dc.description.abstractThree experiments (two lactation trials and one metabolic trial) were conducted to determine effects of supplemental fat and protein quality or supplemental fat and evaporative cooling on lactational performance and nutrient digestibilities; and to test the effect of supplemental fat and protein quality on ruminal fermentation and nutrient flow to the duodenum in lactating cows. In the first lactation study, milk and milk fat yields, milk fat percentage, and efficiency of feed utilization (FCM/DMI) were increased by the supplementation of 2.5% prilled fatty acids (PFA). Cows fed a fish-blood protein combination (FB) had lower milk yield and DMI than those fed cottonseed meal. In the second lactation study, milk yield, 3.5% FCM, and fat yield were increased by evaporative cooling. Supplementation of 3% PFA rendering dietary of FA to 7.4% appear to be excessive and resulted in only slightly increased (.7 kg) milk yield. Supplementation of PFA, increased efficiency of feed utilization, but decreased FA digestibility. In the third study (metabolic trial), both high quality (HQ) protein and a high level of supplemental fat gave similar positive responses in milk production. Compared to low quality protein (LQ), HQ increased yields of milk, 3.5% FCM, milk protein, milk lactose, and milk SNF. Compared to LQ, concentrations of lysine (Lys) in coccygeal plasma were higher for HQ and leucine was lower. Arteriovenous difference of plasma concentrations of Lys also was higher for HQ than LQ. Supplementation of PFA increased DMI, yields of milk, 3.5% FCM, milk protein, milk lactose, and milk SNF. Cows fed HQ diet had higher concentration of rumen ammonia N and rumen butyrate was increased by the supplemental fat. Concentrations of total VFA, propionate, butyrate, and valerate were increased by supplementation with HQ protein, thus providing more energy for the high milk production. The HQ diet decreased ratio of acetate:propionate, but increased intakes of OM, and CP, particularly in the MF diet. Also, the HQ diet increased total tract digestibility of CP. Digestibilities of ADF, NDF, and FA were not different among treatments.en_US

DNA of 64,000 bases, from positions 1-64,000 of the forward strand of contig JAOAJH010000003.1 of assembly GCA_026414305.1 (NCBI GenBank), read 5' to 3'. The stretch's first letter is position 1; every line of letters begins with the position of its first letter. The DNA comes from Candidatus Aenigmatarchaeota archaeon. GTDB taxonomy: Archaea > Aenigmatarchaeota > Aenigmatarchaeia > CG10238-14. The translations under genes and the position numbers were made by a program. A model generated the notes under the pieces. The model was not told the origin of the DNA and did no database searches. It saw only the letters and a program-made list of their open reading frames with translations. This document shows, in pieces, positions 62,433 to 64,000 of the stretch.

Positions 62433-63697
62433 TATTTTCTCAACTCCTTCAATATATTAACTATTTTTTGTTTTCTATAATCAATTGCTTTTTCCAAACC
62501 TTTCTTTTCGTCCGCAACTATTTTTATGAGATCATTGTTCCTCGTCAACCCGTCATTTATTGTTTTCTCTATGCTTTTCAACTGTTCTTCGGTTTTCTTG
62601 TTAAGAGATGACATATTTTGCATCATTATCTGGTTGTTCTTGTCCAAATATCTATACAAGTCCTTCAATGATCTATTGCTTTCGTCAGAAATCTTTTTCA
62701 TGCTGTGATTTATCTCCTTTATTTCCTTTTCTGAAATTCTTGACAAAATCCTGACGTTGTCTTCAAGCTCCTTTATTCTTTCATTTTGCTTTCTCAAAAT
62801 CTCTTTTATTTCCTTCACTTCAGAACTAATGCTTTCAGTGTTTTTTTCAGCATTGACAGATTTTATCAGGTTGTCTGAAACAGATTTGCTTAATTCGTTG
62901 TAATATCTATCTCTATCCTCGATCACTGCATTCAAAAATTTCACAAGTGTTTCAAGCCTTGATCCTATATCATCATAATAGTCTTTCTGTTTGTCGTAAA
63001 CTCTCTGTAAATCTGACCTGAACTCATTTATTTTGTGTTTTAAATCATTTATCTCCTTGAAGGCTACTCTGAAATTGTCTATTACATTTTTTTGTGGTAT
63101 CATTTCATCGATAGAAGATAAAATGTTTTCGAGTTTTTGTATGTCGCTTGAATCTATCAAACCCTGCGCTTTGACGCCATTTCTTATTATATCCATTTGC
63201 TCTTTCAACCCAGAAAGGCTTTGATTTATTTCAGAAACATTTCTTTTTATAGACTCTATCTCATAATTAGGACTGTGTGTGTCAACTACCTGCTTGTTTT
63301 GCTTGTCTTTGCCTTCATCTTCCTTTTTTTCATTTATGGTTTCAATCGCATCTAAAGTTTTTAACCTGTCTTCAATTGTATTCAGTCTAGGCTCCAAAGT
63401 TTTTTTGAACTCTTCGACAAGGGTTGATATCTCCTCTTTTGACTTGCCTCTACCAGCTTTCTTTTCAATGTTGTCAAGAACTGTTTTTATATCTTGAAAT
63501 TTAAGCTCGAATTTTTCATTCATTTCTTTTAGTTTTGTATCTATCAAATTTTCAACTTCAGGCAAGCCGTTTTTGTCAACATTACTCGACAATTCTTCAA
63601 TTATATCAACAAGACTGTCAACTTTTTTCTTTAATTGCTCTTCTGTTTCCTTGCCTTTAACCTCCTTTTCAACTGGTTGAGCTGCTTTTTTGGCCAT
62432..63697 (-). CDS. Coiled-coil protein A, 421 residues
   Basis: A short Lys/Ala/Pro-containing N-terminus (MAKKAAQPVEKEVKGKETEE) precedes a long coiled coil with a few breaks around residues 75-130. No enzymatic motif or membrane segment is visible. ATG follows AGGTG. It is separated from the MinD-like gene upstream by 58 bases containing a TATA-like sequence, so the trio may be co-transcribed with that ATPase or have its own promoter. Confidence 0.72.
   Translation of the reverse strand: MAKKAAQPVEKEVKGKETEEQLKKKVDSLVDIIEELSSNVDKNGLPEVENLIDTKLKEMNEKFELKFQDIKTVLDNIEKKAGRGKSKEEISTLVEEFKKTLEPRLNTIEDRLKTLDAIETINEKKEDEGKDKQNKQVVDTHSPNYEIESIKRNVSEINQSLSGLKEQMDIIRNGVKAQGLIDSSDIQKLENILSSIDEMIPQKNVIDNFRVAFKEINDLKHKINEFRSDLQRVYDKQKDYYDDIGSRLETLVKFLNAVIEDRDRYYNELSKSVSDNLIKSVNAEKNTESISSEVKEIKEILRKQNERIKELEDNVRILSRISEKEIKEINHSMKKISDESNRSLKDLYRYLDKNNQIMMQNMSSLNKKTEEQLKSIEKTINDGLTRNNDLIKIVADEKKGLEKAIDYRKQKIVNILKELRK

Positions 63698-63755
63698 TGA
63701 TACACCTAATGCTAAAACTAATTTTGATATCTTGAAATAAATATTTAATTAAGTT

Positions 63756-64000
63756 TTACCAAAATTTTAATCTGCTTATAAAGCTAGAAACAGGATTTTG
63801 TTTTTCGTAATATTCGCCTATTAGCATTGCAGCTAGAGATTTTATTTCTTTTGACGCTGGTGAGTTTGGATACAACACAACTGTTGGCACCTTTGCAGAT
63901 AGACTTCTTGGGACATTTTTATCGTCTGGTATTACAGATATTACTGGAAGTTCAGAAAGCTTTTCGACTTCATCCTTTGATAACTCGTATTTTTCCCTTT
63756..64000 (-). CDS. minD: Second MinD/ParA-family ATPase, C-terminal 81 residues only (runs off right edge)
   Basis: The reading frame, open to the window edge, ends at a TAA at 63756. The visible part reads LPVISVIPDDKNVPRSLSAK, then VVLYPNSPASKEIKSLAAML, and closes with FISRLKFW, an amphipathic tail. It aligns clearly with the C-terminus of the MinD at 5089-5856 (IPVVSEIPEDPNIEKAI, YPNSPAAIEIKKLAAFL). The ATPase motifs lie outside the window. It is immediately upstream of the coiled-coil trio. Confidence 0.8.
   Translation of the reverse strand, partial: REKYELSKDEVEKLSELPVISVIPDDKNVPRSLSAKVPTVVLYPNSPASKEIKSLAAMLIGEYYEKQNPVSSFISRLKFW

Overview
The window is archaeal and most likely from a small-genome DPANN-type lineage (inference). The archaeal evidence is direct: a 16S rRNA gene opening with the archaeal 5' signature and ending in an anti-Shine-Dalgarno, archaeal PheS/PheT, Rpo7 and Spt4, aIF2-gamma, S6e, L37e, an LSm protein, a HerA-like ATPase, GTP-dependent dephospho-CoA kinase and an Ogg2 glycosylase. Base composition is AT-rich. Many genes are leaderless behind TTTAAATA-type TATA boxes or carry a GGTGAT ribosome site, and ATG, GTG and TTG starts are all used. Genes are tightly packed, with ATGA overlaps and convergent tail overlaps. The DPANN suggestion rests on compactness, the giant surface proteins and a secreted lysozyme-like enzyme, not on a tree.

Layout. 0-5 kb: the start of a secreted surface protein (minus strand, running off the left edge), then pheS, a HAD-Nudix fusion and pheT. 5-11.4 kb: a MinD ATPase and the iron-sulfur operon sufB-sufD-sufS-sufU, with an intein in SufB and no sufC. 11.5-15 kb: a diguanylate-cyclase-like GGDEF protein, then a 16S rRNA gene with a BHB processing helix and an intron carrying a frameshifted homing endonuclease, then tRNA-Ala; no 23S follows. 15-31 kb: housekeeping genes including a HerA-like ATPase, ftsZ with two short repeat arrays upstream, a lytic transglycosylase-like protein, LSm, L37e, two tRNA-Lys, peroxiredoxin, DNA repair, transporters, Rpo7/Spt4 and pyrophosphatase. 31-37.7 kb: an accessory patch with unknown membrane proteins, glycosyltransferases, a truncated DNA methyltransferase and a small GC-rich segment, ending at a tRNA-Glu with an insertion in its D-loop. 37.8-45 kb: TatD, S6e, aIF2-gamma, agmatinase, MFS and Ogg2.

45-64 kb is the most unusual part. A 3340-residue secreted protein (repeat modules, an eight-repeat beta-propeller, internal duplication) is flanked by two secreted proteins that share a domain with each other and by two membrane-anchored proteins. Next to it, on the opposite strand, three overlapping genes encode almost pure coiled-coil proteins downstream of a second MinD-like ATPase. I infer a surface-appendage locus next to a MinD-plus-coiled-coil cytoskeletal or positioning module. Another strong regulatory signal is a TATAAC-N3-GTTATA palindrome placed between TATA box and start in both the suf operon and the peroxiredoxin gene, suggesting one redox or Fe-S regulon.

dc.typetexten_US
dc.typeDissertation-Reproduction (electronic)en_US
thesis.degree.namePh.D.en_US
thesis.degree.leveldoctoralen_US
thesis.degree.disciplineAnimal Sciencesen_US
thesis.degree.disciplineGraduate Collegeen_US
thesis.degree.grantorUniversity of Arizonaen_US
dc.contributor.chairHuber, J. Talen_US
dc.contributor.committeememberTheurer, C. Brenten_US
dc.contributor.committeememberAx, Roy L.en_US
dc.contributor.committeememberReid, Bobby L.en_US
dc.contributor.committeememberArmstrong, Dennis Vernen_US
dc.identifier.proquest9531090en_US